In another week where the president was the top newsmaker according to PEJ, four-in-ten say they have been hearing too much about Barack Obama, 12% say too little, and a 46% plurality say they have been hearing the right amount about the president. Compared with late March, somewhat more now say they’ve been hearing too much about Obama, while fewer say they’ve heard the right amount. Predictably, there are stark partisan differences on this question: two-thirds (66%) of Republicans say they’ve heard too much about Obama, while just 23% say they’ve heard the right amount. Among Democrats, opinion is reversed: 58% say they’ve heard the right amount, while 25% say they have heard too much. The views of independents track more closely with Democrats than Republicans: 51% say right amount, 36% say too much.
Economic News Remains Important
In other news last week, the public continued to track reports about the condition of the U.S. economy; 45% followed economic news very closely, on par with the share that followed health care reform very closely. While more name health care reform as their top story of the week, 19% say the economy was the story they followed more closely than any other.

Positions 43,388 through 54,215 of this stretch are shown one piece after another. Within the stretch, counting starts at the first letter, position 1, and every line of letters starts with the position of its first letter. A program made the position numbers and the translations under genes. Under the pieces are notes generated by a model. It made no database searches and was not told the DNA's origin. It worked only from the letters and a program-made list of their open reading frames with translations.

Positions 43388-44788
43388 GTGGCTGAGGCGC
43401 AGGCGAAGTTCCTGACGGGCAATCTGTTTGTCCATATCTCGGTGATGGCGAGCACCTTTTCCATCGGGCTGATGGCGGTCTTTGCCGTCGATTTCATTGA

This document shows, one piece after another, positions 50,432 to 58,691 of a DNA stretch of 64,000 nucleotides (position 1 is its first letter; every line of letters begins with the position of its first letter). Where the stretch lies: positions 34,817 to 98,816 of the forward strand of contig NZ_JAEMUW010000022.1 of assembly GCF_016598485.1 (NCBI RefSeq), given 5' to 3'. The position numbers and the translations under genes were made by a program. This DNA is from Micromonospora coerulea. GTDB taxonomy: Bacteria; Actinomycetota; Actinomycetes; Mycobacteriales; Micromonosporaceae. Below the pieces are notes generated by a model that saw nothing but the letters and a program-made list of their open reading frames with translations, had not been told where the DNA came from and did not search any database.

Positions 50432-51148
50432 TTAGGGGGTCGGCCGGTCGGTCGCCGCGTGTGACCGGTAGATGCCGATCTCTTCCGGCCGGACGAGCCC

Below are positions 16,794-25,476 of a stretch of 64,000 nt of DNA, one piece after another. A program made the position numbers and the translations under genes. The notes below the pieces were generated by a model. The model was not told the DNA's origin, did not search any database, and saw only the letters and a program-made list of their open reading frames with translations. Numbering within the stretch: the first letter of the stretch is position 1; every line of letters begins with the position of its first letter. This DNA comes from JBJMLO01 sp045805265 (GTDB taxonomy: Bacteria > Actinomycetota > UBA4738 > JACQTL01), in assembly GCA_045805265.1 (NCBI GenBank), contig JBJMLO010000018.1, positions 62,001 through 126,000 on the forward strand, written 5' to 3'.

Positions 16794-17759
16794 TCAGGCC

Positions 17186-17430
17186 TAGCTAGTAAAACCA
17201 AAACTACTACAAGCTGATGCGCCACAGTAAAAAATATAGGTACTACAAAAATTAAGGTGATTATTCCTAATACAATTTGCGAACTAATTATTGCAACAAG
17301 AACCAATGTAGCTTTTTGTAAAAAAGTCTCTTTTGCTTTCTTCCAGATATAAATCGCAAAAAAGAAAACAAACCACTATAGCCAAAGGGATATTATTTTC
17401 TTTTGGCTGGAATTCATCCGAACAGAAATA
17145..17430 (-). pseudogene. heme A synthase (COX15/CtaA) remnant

About three-in-ten (29%) followed news that a U.S. soldier had been captured by the Taliban in Afghanistan very closely and 9% say they followed this story more closely than any other. Interest was higher in the South than it was in other regions of the country. According to PEJ, news out of Pakistan, including the soldier’s capture, made up 4% of the newshole.
News about the recent gains in the stock market was tracked very closely by 23% of the public, with 7% calling it their top story. Interest was lower for Secretary of State Hillary Clinton’s trip to India and Southeast Asia: just 10% followed the story very closely and even fewer (2%) say this was the story they followed most closely. Nearly half (45%) say they didn’t follow this story closely at all.
These findings are based on the most recent installment of the weekly News Interest Index, an ongoing project of the Pew Research Center for the People & the Press. The index, building on the Center’s longstanding research into public attentiveness to major news stories, examines news interest as it relates to the news media’s coverage. The weekly survey is conducted in conjunction with The Project for Excellence in Journalism’s News Coverage Index, which monitors the news reported by major newspaper, television, radio and online news outlets on an ongoing basis. In the most recent week, data relating to news coverage were collected from July 20-26, 2009 and survey data measuring public interest in the top news stories of the week were collected July 24-27, 2009 from a nationally representative sample of 1,018 adults.
About the News Interest Index